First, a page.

In The Universe, and Other Fictions, Paul West embraces galaxies and molecular events, creating singular fiction as combustible and astonishing as Creation itself. In The Very Rich Hours of Count von Stauffenberg, West weaves a brilliant tapestry of fact and imagination about the ill-fated attempt to assassinate Adolf Hitler. In the dark literary thriller, The Women of Whitechapel and Jack the Ripper, West brilliantly recasts the Jack the Ripper story, drawing on up-to-date research and his own dazzling imagination to plumb the lower depths of Victorian England.
|Publisher:||The Overlook Press|
|Product dimensions:||5.68(w) x 8.30(h) x 1.30(d)|
|Age Range:||18 Years|
What People are Saying About This
It is a magnificent book, one of those novels you can't stop reading, and at the same time, very subtle in its structure.
Most Helpful Customer Reviews
This is a very rich book with such lush, dense writing that this reader often sat bemused. The narrative moves from Claus von Stauffenberg's service in Africa where he was horribly wounded through his rising determination to kill Hitler, taking its time over the assassination attempt, and finally relentlessly documenting the aftermath for the conspirators and their families. West moves seamlessly from interior monologue to action and back. Readers would do well to have the events of July, 1944 well in mind. For those of us who are not well-versed, an appendix of names and places is very helpful. Whether West accurately records the feelings of Stauffenberg I couldn't say, but I will say that it feels right to me, and I found the book well worth the effort.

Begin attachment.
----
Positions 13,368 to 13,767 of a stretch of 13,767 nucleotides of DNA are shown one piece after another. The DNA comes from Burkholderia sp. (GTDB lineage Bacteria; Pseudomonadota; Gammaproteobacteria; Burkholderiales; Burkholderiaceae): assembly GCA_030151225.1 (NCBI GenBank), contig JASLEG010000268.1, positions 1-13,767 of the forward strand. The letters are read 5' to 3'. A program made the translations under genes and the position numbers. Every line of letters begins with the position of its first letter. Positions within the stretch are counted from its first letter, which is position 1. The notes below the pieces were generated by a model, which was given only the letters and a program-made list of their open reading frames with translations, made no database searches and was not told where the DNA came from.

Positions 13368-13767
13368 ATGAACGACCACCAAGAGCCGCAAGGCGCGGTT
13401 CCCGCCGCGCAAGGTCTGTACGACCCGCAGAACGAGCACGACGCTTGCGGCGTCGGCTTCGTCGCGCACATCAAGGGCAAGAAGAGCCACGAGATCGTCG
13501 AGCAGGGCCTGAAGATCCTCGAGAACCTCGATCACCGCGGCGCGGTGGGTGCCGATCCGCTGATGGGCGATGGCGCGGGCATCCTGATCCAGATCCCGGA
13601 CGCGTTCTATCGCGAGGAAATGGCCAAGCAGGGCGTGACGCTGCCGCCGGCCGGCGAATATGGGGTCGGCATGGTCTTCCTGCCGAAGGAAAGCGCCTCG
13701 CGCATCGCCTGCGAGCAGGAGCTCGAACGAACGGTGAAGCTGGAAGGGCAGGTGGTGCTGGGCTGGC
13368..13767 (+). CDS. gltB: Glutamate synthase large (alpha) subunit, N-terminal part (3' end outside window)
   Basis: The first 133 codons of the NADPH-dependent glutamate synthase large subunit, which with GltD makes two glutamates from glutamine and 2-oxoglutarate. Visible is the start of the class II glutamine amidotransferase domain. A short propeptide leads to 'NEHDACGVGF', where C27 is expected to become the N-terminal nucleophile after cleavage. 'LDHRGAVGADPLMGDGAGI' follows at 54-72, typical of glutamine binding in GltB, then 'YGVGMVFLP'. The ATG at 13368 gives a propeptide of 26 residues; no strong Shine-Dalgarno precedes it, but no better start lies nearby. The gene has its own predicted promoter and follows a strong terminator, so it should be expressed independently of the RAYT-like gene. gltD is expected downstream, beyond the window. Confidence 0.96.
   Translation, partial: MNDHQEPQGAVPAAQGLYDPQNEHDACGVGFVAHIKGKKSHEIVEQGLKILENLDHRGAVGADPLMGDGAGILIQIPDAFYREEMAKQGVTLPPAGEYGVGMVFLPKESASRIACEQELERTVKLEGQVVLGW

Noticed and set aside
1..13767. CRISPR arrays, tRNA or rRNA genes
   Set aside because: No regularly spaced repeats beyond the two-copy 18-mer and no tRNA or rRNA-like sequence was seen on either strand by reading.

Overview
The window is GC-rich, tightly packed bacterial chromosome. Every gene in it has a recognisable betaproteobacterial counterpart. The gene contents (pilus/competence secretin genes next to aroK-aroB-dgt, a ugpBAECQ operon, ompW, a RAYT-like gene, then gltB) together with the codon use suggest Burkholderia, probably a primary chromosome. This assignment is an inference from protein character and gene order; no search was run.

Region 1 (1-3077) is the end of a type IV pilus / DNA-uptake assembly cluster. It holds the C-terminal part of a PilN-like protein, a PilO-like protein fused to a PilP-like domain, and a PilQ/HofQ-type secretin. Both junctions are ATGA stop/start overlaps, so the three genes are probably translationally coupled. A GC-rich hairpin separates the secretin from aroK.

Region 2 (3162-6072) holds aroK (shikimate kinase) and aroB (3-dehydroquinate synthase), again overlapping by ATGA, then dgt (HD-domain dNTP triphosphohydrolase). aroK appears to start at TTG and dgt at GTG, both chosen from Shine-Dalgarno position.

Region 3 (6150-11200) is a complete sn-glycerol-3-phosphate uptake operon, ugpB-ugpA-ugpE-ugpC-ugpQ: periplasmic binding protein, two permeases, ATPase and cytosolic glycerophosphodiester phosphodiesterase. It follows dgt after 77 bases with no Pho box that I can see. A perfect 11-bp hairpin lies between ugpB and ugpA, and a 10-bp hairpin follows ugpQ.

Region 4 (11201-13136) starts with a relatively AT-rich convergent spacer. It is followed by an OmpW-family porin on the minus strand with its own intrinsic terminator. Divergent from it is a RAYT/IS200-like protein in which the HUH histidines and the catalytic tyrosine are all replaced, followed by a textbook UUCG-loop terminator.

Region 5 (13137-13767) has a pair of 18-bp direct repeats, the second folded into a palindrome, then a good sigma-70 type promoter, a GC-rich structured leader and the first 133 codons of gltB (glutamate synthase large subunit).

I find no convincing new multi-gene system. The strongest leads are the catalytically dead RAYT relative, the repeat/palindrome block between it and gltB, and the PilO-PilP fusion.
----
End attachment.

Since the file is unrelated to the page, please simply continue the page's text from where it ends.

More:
An Englishman living in the Ithaca NY area West is a writer who seems to feel at home writing fiction situated from just about anywhere on the planet. He's not always the most easy to read--the points of view often posited by his characters are ones they often leave unexpressed in the world about them but are made available to the reader so one gets their thoughts and feelings even if those closest to the character in the book don't. In 'The very rich hours of Count von Stauffenberg' we eventually come to realize that the narrative voice is that of Stauffenberg after his execution by firing squad. For those a little short on history Claus von Stauffenberg was the man--the war cripple--who walked into the 'Wolf's Lair' with a brief case full of explosives and very nearly assassinated Adolph Hitler. He was a major part of the plot including many prominent german civilians, civil administrators and military officers to kill the fuhrer and to take over the country and try to reach an agreement with Britain and the United States to end the war. In the aftermath of the failure Stauffenberg was almost immediately executed by order of General Fromm (himself a plotter attempting to cover his tracks--not that it will do him any good in the end). It is here where the human dimension of the book truly comes to the foreground as some like Fromm try to save themselves by turning on others and some run for cover and some kill themselves and a very few stand up unapologetically--and it is here also where the book turns into one long lament for those left behind and left to suffer for the failure as Stauffenberg's family including his children are visited very shortly by the Gestapo and as West describes the horrific scenes of torture and execution presided over by an enraged Hitler who sits in his own private movie theatre playing the scenes of these filmed executions over and over.